Have you ever walked along the Galleria of the Enercare Centre and found your name dangling from the rafters? It’s possible that your name is one of 1,000 names suspended from the ceiling of the Enercare Centre. Next time you’re in there tilt your head back and take a look.
In 1996 Micah Lexier was commissioned by Exhibition Place to create an art installation for a new exhibition hall that later came to be known as the National Trade Centre and today is known as the Enercare Centre.
The installation titled Hall of Names, consists of 1,000 laser-cut stainless steel names that hang in a series of chains in the 245 meter-long Galleria of the Enercare Centre in Toronto.
The art advisory committee for the National Trade Centre included an art mentoring program as part of this public art commission. Micah selected an apprentice from the Ontario College of Art and Design named Panya Clark Espinal to assist him in all aspects of the commission, including the “Call for Names” campaign and the fabrication and assembly process of the names.
Micah Lexier explains the concept behind his installation: "During the month of June 1996, I put out a call for names through the local media. From the thousands of names submitted, I randomly drew 1,000 names to be included in the work. The names were then typeset, laser-cut from 1/8" stainless steel and joined together in chains of up to 6 names long."
Micah Lexier was born in 1960 in Winnipeg. Micah graduated with a Masters of Fine Arts from the Nova Scotia College of Art and Design in 1984. He currently lives and works in Toronto. Micah is a multimedia artist whose many-tiered practice includes sculpture, installation, photography and text-based work, as well as curation. A well-known photographic work of Lexier’s, David: Then and Now (2005), reworks his Portrait of David (2004), spanning 10 years, and showing the effects of aging on 75 men named David, each a different age from one to 75.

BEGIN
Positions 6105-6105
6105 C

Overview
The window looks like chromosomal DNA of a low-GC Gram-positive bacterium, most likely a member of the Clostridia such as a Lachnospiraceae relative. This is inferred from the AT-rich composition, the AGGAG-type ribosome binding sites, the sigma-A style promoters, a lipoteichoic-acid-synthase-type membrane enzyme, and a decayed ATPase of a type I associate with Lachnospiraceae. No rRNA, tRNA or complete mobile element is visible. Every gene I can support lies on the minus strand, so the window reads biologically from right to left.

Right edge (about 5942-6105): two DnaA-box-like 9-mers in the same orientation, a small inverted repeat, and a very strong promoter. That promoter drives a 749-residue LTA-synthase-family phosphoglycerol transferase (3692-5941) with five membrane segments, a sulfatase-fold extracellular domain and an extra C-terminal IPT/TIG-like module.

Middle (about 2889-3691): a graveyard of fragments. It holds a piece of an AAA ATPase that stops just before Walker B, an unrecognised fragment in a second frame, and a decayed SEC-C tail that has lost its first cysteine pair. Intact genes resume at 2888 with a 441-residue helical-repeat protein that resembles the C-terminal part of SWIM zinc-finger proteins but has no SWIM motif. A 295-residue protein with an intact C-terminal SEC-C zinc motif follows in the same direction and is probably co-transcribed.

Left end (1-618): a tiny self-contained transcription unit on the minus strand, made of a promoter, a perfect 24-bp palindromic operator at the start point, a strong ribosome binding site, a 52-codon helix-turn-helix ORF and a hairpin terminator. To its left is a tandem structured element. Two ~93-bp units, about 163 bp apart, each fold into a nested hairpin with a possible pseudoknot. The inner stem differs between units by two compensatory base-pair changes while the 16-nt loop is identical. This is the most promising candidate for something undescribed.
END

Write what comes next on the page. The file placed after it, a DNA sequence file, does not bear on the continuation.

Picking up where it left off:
A sculpture by Micah Lexier Selections from the Synopsis of Categories, was installed at Metro Hall in 1992 and consists of 26 custom-made aluminum ladders of various heights, mounted against the walls of Metro Hall lobby on which 400 words signifying aspects of civic life and government are listed. The words were randomly selected from the "Synopsis of Categories" section of a thesaurus. Micah’s combination of ladders with words symbolizes the physical effort and ideas required to create a city. The ladders represent the many services offered by a municipal government and the words represent the policies.
Excerpt from Creating Memory: A Guide to Outdoor Public Sculpture in Toronto by John Warkentin
Micah has had more than 100 solo exhibitions, participated in some 200 group exhibitions and produced several public commissions. Micah’s work is found in various collections all over the world, including the British Museum in London, the Contemporary Art Gallery in Sydney, Australia, The National Gallery of Canada and The Art Gallery of Ontario.
Micah recently received the 2015 Governor General’s Award in Visual and Media Arts. He was one of eight Canadian artists honored.
Micah Lexier is currently represented by the gallery Birch Contemporary in Toronto. For more information on Micah and his work please visit: www.birchcontemporary.com/artist/micah-lexier
Close up of the Hall of Names